The feeler mounting shown is quite Versatile and may be used in various ways and for performing various measuring functions. It and its associated equipment may together be utilised inter alia for performing any of the class of measurements which are commonly performed by dial gauges, but the high sensitivity and stability of the instrument and its associated indicating meter 39 permit measurements to be made with confidence to a much higher degree of sensitivity than can be obtained with a normal type of dial gauge, and the'scale reading on the meter 39 is substantially linear, while further the sensitivity can be accurately controlled and calibrated. Furthermore, the instrument can be designed to function effectively with a very small restoring force upon the probe tip, which permits measurements to be made under circumstances where the workpiece itself or the support for the feeler mounting would be liable to deflection under the restoring force necessarily exerted by conventional types of dial gauge.
Calibration of the reading of the meter 39 may be obtained by substitution of reference gauges having a known small dimensional difference, for example .001, or, alternatively, by means of thickness gauges consisting of plastic foil as described in my copending application Serial No. 159,492, filed December 31, 1961. The use of such gauges permits measurements to be made, as explained in said specification, under circumstances where the workpiece and/or the mount for the sensing head may be subjected to measurable deflection under measurement conditions.
As already indicated the circuit features shown may provide for the use of calibrated and uncalibrated zero controls, permitting the equipment to be operated in the manner described in said Patent No. 3,018,556, but in many cases it may be preferable to effect calibration of the scale by means of some form of gauge, such as the plastic foil gauge referred to, since this permits the calibration to be performed with the equipment actually installed under its functional measurement conditions.
FIG. 4 illustrates, by way of example, a method of, and equipment for using the device in a manner somewhat similar to a comparator height gauge. In this case the workpiece St) is assumed to be supported on a surface plate and is engaged by the probe tip 19. The body 5 is mounted in a clamp plate 51 forming an adjustable section of a vertically movable carrier 52 clamped to a vertical support column 53 carried by a base member resting upon the said surface plate. The part 51 is yieldable relatively to the body part of the carrier 52 by means of a crossed spring mounting 54 substantially similar to that used in the sensing head serving as a spring pivot for the clamp plate 51.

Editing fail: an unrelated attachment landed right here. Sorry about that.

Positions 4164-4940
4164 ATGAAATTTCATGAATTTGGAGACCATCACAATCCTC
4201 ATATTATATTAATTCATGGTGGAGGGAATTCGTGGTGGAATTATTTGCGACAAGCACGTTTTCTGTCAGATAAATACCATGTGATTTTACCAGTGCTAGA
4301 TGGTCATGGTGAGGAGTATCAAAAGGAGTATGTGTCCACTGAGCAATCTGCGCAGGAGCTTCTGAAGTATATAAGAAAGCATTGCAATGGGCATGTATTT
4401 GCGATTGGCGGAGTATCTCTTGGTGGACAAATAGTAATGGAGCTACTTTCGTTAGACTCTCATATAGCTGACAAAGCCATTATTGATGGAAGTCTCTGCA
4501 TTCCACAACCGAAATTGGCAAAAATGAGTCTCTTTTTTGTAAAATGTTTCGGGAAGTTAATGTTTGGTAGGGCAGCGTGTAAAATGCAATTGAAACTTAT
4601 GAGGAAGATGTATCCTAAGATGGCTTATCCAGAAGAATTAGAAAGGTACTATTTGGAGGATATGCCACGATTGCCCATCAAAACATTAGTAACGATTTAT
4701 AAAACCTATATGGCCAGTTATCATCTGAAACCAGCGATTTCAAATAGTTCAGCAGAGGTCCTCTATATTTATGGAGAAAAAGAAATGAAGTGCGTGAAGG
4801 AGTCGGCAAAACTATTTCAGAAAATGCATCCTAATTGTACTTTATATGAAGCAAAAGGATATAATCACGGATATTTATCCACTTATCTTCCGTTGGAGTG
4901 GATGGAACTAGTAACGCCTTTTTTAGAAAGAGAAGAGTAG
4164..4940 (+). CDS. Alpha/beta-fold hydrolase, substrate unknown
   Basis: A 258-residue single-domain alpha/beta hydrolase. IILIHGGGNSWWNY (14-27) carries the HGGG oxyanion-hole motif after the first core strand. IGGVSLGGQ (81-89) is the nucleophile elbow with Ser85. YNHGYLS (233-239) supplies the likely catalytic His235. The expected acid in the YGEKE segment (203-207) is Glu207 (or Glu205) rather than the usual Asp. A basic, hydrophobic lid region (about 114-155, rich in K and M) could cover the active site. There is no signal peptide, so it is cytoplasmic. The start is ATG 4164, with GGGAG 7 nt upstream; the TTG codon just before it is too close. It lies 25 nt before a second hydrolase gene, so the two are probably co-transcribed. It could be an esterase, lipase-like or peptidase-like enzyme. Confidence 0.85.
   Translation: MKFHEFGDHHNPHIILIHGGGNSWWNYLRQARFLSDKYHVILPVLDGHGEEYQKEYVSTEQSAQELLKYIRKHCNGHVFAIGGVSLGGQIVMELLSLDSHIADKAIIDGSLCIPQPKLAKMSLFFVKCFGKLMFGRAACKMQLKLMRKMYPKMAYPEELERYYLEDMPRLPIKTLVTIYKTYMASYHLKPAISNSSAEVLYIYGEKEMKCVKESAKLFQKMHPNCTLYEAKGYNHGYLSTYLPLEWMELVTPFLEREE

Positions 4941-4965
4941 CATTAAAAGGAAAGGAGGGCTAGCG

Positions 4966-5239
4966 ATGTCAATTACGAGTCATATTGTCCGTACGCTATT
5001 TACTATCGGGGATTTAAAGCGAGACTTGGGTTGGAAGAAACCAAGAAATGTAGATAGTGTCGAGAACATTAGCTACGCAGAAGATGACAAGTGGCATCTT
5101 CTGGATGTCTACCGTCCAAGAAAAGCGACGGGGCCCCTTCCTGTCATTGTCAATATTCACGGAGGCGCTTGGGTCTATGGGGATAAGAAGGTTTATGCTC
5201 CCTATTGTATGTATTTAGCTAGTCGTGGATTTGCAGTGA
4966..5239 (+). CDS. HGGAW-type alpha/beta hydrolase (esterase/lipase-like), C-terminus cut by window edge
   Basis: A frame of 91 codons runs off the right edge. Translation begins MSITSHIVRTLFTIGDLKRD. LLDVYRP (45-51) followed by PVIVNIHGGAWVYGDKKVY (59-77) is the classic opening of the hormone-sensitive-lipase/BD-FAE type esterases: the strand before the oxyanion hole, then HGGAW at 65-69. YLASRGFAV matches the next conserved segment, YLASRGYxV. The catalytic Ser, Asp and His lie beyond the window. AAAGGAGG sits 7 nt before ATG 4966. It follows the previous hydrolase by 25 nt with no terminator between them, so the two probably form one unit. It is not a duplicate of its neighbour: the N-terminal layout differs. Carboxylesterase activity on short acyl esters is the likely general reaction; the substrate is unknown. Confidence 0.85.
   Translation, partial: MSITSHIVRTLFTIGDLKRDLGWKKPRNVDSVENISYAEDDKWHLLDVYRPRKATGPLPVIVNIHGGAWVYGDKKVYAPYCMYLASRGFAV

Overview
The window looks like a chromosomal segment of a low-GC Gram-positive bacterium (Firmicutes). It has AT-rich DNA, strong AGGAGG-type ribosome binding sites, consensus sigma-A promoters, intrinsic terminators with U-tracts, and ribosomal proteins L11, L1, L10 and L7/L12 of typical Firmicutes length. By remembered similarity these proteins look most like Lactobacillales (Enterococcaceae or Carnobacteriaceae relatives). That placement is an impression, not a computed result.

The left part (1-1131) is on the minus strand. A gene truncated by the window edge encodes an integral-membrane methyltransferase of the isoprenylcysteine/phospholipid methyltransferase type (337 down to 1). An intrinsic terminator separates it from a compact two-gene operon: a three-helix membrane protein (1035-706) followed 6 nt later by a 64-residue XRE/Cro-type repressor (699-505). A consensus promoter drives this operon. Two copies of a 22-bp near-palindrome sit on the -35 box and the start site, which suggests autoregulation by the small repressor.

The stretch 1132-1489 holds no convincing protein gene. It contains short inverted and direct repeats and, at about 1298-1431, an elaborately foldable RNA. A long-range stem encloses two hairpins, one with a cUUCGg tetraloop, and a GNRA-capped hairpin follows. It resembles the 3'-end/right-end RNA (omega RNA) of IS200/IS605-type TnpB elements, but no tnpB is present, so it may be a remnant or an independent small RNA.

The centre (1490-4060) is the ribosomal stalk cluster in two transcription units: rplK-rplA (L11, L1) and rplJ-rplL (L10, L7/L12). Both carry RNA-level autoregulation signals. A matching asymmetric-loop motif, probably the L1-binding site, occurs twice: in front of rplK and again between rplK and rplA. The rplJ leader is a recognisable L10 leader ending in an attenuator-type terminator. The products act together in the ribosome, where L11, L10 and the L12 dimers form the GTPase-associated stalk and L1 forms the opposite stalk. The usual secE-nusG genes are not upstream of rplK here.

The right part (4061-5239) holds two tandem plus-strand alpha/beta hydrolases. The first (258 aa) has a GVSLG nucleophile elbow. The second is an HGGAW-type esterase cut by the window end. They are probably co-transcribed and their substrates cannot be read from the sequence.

A micro-meter screw adjustment device 55 mounted on the carrier 52 includes a movable member which presses upon the end part of the section 51 so as to effect deflection of the body 5 and to bring the probe tip 19 into operative engagement with the workpiece 50. The micrometer screw 55 may thus, for example, serve as calibrated zero adjusting means for the feeler mounting as a whole, such adjustment and calibration being finer than normally possible with a micrometer, by virtue of the lever action of the carrier 52, the crossed spring mounting 54 and the probe tip 19. The indicating meter 39 is shown as forming part of a control unit housing 57 which is a separate and portable unit connected to the feeler mounting by means of a flexible cable 58 coupled to the adaptor 6. The various elements of the circuit diagram of FIG. 3 are incorporated in the housing 57, the gain control 36 having an external operating knob 361 and the zero shift potentiometer 41 having an external adjusting knob 411.
A gauge block 59 is shown which may, of course, be assembled from a number of gauge blocks and, in accordance with normal practice, these blocks represent the intended dimensions of the workpiece 50 as sensed by the tip 19 of the probe. Assuming that the instrument has already been calibrated, replacement of the workpiece Si} by the gauge block assembly 5'9 will show at once whether the workpiece is of the prescribed dimensions or not to whatever degree of accuracy is required for the particular purpose evisaged and any ditferences in dimensions are shown by the reading of the meter 39 or can be determined by the micrometer 55.
Adjustment of the instrument to the gauge blocks 59 may conveniently be performed by combined use of the micrometer adjustment 55 and of the uncalibrated zeroising knob 411, the micrometer 55 being set to a predetermined reference point and, with the gauges 59 in position, the meter 39 set to the ero point by the control knob 411. It is then possible to obtain dimension readings either, for small differences, by the reading of the meter 39, or, for larger differences, by adjustment of the micrometer 55 to bring the meter back to the zero position.
Calibration of the meter 39 may be effected by using two gauge blocks having a known difference in size, for example .001, one gauge block being replaced by the other and the gain control 361 adjusted until the correct scale reading is obtained on the meter 39. Alternatively, this calibration may be performed by means of a plastic foil thickness gauge, as described in said application Serial No. 159,492.
It will, of course, be understood that HG. 4 is only representative of numerous ways in which the equipment can be used. A stand comparable to the elements 5I.-54 may be mounted upon the table of a machine tool and presented to a workpiece held in a chuck. in such cases the machine tool slides may be provided with micrometer adjustment devices which perform the same function as the micrometer 55 shown on FIG. 4 of the drawings.
What i claim is: